About EPG

Environmental governance is a core challenge of modern times. While scholars have made impressive contributions to understanding environmental sciences, environmental politics and governance remain understudied. Indeed, progress on many environmental issues especially climate change is impeded by political factors and not by the lack of scientific knowledge. The reason is that environmental politics provokes the classic questions of who gets, what, how, and when.

The Environmental Politics and Governance (EPG) network provides a platform for scholars studying environmental issues to present research, exchange ideas, and collaborate. While many EPG scholars are trained as political scientists, EPG welcomes scholars from any discipline who work on the issues of environmental politics, policy, or governance.  

EPG does not have a formal organizational structure. The “EPG elders,” who founded this network and regularly participate in its activities, constitute an informal international steering committee. EPG organizes three events: (1) the annual conference, (2) biweekly online seminars, and (3) the annual graduate workshop.

The annual conference rotates between North American and European Universities and is held typically in June or July . The Call for Papers is put out in October-November with the submission deadline in January. Each proposal is reviewed (blindly) by two members of the international steering committee. Based on this feedback, the local host, who acts as the program chair for the conference, constructs the program. 

Often the program includes plenary sessions where prominent scholars are invited to share their views. For example, in the 2022 Penn State conference, Francis Fukuyama delivered a talk on Climate Realism. At the same conference, another plenary session was devoted to the problems and prospects in inter-disciplinary research with panelists representing social, physical, and biological sciences.

By design, the annual conferences are limited to about 40-50 participants. There are no parallel sessions to ensure that participants attend all panels and are able to interact with each other. Sessions are marked by high-level of audience involvement and civility . Typically, conference participants are expected to sign up to provide written feedback on two papers.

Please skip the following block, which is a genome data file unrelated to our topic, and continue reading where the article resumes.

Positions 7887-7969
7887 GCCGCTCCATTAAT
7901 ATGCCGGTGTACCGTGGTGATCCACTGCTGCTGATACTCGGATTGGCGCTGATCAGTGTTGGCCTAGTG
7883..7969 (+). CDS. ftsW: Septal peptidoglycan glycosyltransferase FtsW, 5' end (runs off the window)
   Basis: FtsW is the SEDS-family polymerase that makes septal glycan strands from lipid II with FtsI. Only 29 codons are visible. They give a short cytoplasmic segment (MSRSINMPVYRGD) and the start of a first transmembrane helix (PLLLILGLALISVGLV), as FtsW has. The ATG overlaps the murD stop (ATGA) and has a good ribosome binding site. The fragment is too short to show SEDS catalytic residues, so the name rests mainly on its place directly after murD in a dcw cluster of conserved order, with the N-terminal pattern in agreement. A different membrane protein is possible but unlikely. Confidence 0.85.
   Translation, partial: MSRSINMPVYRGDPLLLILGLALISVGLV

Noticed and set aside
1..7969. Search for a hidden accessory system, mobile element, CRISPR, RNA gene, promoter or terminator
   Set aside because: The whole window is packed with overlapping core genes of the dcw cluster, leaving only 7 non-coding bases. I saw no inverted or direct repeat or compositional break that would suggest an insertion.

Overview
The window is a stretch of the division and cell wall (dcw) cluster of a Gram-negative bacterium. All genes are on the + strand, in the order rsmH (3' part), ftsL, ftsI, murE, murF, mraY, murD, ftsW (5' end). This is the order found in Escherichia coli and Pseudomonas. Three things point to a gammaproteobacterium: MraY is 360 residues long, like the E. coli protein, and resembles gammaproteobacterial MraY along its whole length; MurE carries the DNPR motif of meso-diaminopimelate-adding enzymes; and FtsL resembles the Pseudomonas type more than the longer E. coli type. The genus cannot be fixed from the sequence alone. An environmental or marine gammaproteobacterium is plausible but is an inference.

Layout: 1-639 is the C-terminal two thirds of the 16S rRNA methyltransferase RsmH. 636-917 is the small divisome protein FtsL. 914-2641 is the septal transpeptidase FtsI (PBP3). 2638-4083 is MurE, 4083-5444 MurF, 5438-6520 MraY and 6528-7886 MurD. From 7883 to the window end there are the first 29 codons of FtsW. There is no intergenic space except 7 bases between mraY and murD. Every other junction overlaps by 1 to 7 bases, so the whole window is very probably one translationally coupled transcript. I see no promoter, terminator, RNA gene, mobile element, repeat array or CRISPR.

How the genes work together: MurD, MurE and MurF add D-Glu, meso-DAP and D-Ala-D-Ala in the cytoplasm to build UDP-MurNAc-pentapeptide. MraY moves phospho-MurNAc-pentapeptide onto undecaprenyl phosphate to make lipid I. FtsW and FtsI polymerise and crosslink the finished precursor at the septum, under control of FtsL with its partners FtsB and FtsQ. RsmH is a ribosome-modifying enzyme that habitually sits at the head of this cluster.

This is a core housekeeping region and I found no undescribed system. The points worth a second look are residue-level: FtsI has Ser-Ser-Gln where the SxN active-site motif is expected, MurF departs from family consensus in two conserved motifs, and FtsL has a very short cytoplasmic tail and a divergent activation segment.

To date, the annual conferences have been hosted by the  University of Washington, Seattle (2015), ETH Zurich (2016), Indiana University, Bloomington (2017), Stockholm University (2018), University of California, Santa Barbara (2019), University of Oslo (2020, 2021, virtual conferences due to COVID) and Penn State (2022). The 2023 Conference will be hosted by Strathclyde University in Glasgow with Patrick Bayer as the program chair. For past conference programs, click here.

EPG also organizes a biweekly online seminar series. This creates continuity in EPG’s activities and provides a venue for scholars to present their research in progress.  If you wish to present a seminar, please contact Liam F. Beiser-McGrath. For the list of presenters in previous seminars, click here.

Finally, EPG organizes an annual graduate workshop in May in Seattle. This workshop is modeled along the lines of the annual conferences but is limited to graduate students only. The objective is to create a low-stress environment for graduate students to present their work and network. The call for papers is typically announced in January and the participants are notified in March. For more information on the workshop, contact Aseem Prakash. For workshop programs, click here.

EPG network maintains the EnvironmentalGovernance listserv. If you wish to join it, click here.